Stoicism Hellenistic philosophy, was founded by Zeno of Citium (333-264 B.C.) in the early third century B.C. in ancient Greece. It sought to find a sense of divine justice and de-emphasized emotion and feelings, teaching that both pain and pleasure should be disregarded. Instead, cool-headed reason and logic should be used at all times and self-indulgence denied.
- "We live in an age, and a milieu, where we are encouraged to indulge every inclination and urge. We are warned that denying these urges is unhealthy, even psychologically dangerous, but history and experience have demonstrated that many inclinations and urges (kleptomania, sexual predation, attractions to alcohol and drugs, pedophilia, etc.) ought to be resisted. Happiness is not achieved by satisfying urges. In fact, greatness is often achieved by resisting urges." Once we start redefining marriage, where do we stop? - Thomas M. Doran
Stoics believed that virtue is to maintain a willpower that should be in accordance with nature. This philosophy holds that self-control and fortitude are means of overcoming destructive emotions.
In addition to Zeno, Stoic philosophers included Epictetus (55 - 135 AD), Marcus Aurelius (121 - 180 AD) and Seneca (4 BC - 65 AD). The philosophical works of Seneca had an important role in the revival of Stoic ideas in the Renaissance.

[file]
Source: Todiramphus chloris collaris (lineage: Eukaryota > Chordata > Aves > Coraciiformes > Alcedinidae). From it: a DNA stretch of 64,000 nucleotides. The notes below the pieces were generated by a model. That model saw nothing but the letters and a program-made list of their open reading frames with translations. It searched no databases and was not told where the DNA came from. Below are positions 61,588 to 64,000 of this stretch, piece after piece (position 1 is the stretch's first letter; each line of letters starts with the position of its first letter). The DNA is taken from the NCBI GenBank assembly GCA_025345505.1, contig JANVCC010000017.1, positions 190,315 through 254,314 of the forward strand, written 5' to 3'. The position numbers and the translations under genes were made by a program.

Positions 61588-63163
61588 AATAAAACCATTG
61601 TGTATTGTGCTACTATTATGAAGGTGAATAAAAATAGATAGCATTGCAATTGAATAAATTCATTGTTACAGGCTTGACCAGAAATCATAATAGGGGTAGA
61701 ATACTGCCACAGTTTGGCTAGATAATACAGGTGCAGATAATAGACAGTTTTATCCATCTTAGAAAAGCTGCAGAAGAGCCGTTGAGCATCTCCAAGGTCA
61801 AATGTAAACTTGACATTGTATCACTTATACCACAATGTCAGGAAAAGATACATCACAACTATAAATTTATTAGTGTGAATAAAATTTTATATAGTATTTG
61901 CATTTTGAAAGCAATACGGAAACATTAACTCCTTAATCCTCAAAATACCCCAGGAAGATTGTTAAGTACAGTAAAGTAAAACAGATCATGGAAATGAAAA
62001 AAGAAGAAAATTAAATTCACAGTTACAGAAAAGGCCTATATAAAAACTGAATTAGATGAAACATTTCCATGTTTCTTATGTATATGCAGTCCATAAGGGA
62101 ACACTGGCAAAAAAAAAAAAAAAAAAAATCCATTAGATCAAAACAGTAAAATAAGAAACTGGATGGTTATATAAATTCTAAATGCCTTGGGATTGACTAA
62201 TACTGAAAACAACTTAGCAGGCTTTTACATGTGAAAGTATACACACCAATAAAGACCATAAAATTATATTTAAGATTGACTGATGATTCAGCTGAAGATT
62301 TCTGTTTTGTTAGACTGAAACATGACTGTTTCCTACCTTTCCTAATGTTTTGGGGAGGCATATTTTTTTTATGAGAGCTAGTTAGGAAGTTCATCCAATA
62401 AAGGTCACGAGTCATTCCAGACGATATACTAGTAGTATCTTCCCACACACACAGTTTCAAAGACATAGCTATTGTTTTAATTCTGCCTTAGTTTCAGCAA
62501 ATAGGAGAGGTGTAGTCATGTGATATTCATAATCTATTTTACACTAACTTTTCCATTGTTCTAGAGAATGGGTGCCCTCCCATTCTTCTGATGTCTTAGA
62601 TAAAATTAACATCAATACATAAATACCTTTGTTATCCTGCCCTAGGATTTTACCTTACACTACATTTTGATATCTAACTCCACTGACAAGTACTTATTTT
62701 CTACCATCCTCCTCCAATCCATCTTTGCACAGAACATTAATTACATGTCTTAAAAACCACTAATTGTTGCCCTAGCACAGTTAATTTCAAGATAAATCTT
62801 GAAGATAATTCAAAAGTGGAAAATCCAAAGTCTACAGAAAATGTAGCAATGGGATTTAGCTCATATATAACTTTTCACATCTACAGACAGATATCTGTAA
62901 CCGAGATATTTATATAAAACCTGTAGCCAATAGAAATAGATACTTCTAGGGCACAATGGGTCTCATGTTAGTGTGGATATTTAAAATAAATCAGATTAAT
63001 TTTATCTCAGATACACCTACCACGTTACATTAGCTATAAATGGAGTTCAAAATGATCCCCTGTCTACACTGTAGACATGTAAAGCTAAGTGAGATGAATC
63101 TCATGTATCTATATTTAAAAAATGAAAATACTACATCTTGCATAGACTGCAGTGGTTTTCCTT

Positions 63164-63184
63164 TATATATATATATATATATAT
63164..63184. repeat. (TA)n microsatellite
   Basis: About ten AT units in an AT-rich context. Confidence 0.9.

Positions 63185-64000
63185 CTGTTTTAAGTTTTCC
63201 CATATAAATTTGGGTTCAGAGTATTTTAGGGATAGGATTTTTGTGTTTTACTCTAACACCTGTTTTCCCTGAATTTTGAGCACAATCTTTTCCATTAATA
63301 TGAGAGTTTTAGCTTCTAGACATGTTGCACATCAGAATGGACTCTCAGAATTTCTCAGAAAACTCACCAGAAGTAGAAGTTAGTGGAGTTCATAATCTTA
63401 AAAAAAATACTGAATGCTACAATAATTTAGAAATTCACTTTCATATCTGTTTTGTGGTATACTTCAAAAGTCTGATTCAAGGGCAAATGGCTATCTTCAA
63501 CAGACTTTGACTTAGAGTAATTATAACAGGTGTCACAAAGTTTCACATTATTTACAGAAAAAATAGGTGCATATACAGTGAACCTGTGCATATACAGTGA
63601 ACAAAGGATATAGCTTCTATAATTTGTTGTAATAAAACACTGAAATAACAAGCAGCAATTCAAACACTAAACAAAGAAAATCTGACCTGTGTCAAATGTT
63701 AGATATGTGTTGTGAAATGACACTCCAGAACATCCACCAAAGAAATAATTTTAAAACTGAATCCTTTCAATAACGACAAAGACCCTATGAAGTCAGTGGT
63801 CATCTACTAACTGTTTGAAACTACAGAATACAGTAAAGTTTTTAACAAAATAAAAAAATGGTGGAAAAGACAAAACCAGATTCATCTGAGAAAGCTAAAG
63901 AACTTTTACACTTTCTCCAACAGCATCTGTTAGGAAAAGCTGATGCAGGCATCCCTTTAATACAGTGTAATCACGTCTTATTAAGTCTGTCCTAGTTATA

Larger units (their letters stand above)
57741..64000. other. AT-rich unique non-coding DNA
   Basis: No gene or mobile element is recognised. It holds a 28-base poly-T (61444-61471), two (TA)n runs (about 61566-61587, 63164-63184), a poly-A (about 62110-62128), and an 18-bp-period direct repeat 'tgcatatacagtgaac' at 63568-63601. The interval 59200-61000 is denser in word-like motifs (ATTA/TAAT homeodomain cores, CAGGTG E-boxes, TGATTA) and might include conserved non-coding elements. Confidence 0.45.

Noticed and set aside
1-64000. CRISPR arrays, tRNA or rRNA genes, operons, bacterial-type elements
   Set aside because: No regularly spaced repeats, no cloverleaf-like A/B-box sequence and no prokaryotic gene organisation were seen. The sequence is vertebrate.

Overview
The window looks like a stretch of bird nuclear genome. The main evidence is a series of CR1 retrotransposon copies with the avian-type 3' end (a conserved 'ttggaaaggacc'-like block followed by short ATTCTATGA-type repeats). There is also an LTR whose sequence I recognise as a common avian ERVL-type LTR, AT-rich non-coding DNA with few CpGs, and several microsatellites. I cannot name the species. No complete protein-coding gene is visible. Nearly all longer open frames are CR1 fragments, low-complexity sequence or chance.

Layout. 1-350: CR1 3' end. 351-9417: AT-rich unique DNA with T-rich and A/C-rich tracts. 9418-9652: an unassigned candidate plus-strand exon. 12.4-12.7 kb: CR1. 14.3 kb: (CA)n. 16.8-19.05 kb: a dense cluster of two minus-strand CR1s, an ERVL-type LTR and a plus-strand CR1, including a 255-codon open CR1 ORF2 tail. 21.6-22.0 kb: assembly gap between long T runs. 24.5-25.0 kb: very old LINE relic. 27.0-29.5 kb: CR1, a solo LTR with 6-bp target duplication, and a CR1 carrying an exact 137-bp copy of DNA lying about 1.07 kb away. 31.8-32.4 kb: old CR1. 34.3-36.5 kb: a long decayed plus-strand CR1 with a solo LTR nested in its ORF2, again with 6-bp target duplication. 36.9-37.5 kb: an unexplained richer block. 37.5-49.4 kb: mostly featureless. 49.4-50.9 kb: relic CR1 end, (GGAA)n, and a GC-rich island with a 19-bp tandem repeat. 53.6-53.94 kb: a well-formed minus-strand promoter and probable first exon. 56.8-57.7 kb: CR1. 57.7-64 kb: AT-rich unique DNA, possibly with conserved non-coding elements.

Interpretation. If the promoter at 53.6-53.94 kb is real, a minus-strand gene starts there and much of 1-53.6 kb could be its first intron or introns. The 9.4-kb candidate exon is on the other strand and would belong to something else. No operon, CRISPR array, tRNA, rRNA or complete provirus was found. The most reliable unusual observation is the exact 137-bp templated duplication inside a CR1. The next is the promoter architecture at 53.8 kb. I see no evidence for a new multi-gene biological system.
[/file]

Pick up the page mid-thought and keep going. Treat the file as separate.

- "Sick and yet happy, in peril and yet happy, dying and yet happy, in exile and happy, in disgrace and happy." Epictetus; In disgrace?, but what of it? a Stoic can still be virtuous.
Philosophy for a Stoic is an active process of constant practice, dialogs, meditation, reflection and training in abstinence, self-control and fortitude.
Justin the Martyr, an early Christian Martyr used stoic philosophy in his First Apology to defend the Christian faith. Drawing upon the stoic reliance on reason, Logos, and the idea in John's gospel that the word, Logos became flesh, he compared Christians to the wise, and sought to defend the faithful from persecution.